As the leading independent distributor of electronic components, Smith tracks open-market activity and conditions as an early indicator of trends and supply chain disruptions. Industry news provides important and time-sensitive information when strategically procuring components, planning for NPIs, or making any critical decisions in the supply chain.
We’ve curated a selection of this week’s industry articles that we feel can help customers gain relevant, useful knowledge and prepare for any supply chain requirements.
Foldable Smartphones Will Continue to Remain Expensive Due to Shortage of Key Components, Such as Hinges
Foldable smartphones, predicted to be one of the newest toys in the industry, are expected to see delayed deliveries due to shortages of key components, including hinges and OLED displays. The hinges used in a foldable phone are higher quality than those used in laptops, and mass production isn’t expected to begin before 2020. Currently, only Huawei and Royole have revealed their foldable handset models. Other manufacturers are said to be planning releases later this year or next. Read More.
Osram adjusts its annual forecast due to a weak market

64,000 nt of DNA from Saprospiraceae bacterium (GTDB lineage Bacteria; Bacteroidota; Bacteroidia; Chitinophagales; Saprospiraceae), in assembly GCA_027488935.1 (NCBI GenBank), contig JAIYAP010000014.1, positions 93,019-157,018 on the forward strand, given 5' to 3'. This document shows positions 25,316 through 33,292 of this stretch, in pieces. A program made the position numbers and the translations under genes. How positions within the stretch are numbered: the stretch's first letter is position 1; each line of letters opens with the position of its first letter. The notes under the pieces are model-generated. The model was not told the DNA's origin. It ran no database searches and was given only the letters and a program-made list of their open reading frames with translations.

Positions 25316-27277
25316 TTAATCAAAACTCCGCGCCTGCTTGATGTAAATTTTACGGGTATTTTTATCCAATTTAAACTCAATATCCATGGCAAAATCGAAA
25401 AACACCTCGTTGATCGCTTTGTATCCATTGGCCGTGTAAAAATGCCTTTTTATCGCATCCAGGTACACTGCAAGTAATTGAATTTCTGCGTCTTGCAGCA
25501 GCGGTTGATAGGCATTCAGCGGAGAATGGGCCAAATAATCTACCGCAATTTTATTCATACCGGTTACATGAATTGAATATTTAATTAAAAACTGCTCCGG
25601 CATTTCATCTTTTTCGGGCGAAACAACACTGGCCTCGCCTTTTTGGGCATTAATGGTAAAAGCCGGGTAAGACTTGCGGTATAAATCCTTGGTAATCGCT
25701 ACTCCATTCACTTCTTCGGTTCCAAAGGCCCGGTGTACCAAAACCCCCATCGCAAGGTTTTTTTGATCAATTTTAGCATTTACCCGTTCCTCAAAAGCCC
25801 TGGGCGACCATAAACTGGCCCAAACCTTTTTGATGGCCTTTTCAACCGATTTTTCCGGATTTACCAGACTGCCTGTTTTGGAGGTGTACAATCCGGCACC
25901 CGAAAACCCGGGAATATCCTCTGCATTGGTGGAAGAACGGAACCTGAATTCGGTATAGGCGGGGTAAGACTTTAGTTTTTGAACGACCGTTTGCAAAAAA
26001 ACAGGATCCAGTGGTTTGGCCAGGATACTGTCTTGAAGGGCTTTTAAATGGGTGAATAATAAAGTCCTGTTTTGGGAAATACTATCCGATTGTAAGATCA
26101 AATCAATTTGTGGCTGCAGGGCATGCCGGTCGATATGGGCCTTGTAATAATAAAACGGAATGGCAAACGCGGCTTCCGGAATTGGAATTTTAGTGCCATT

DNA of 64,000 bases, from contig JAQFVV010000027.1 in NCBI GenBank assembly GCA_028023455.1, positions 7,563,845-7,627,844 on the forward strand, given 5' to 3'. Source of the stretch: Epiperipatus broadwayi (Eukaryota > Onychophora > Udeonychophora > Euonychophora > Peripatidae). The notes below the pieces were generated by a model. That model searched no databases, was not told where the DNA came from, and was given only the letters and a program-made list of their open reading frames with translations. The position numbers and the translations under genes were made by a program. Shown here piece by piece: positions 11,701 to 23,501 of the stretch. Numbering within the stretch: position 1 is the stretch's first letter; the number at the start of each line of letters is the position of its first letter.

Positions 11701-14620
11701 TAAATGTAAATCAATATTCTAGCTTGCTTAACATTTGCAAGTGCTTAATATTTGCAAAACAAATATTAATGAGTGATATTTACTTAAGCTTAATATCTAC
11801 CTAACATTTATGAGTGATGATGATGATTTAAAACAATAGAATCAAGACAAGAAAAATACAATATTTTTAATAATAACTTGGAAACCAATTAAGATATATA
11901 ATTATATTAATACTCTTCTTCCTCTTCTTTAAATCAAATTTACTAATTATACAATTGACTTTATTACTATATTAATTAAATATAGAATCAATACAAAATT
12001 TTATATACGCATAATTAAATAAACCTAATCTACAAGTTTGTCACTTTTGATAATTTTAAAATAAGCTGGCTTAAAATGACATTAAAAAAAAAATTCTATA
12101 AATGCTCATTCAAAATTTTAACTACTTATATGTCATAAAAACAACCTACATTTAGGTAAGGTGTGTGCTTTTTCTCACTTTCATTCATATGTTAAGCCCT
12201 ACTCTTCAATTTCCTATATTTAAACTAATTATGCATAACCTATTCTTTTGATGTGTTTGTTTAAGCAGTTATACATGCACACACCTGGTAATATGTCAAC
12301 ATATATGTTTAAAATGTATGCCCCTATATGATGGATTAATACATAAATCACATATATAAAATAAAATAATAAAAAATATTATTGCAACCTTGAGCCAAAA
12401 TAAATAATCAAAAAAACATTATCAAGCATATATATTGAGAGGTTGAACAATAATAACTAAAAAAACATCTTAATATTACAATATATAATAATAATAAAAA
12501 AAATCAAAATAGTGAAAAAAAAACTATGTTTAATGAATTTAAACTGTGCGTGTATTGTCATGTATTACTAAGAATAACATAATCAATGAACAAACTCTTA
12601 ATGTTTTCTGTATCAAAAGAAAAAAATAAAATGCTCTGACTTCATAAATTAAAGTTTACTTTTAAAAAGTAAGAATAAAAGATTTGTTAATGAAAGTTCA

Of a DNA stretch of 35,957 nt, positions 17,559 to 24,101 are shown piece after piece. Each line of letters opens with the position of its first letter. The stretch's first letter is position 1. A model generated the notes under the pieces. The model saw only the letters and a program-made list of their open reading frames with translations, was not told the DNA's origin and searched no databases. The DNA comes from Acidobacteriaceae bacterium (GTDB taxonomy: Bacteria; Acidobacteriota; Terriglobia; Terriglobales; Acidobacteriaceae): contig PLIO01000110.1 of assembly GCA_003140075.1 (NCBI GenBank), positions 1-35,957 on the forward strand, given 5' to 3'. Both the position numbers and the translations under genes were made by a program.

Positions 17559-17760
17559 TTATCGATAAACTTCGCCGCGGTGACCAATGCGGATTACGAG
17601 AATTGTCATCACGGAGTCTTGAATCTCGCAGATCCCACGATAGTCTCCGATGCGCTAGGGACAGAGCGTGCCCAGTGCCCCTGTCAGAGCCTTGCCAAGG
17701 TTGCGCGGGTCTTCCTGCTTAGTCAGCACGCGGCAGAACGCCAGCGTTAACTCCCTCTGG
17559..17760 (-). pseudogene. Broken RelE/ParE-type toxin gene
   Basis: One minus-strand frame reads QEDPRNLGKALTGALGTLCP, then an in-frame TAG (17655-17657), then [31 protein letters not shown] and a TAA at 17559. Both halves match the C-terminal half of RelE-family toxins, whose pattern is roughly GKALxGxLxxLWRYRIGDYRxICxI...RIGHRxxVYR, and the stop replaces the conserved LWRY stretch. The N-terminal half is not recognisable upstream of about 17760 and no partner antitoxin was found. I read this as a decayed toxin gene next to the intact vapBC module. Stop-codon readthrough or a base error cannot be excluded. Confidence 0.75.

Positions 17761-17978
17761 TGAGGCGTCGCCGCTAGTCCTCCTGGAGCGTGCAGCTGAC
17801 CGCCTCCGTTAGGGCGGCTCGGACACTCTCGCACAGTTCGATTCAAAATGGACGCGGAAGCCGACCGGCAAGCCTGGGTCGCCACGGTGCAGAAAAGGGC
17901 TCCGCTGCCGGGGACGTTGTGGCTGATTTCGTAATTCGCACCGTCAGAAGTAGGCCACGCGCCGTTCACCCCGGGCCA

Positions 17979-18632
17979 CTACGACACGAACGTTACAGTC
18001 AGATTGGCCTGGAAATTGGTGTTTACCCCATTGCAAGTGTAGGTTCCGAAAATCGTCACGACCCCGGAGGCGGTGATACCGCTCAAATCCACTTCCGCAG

Citing a weak market, OSRAM has lowered its forecast for fiscal year 2019. The global conglomerate points to weakness in the automotive, general lighting, and mobile device markets as its principal reasons for lowering the forecast. Early reports predict a 15% decline in 2Q19 revenue compared to the previous year. This has led to significant inventory buildup, particularly in China, where geopolitical uncertainties continue to impact demand negatively. Read More.
Intel’s latest Xeon server processors are now generally available
Second-generation Intel Xeon Scalable processors were introduced this week and are now readily available to the major system builders. The new Cascade Lake chips represent a significant architectural change compared to the previous Skylake models and are capable of handling increased workloads as AI research continues to grow. Intel still dominates the CPU market, but the company is expected to lose some market share to AMD, as Intel has faced manufacturing delays and an increase in competition from the longtime rival. Read More.
5G Needs More Memory to Compute
5G technology is going to require more memory components and increase demand more than ever before. The jump from 4G to 5G will shift devices from 6 GB to over 8 GB of memory and from 256 GB to 512 GB of storage, respectively. The overall goal of 5G technology is for devices to operate at faster speeds, high capacity, and low latency. These objectives are causing the emergence of new memory technology to accommodate these needs. TCAM (ternary content-addressable memory) and RRAM-based TCAM circuits are a few alternatives that have been mentioned. For the immediate future, though, 5G technology will mainly support legacy memory equipment. Smartphones, sensors, smart cars, and wearable devices will all be a part of the 5G network. Read More.
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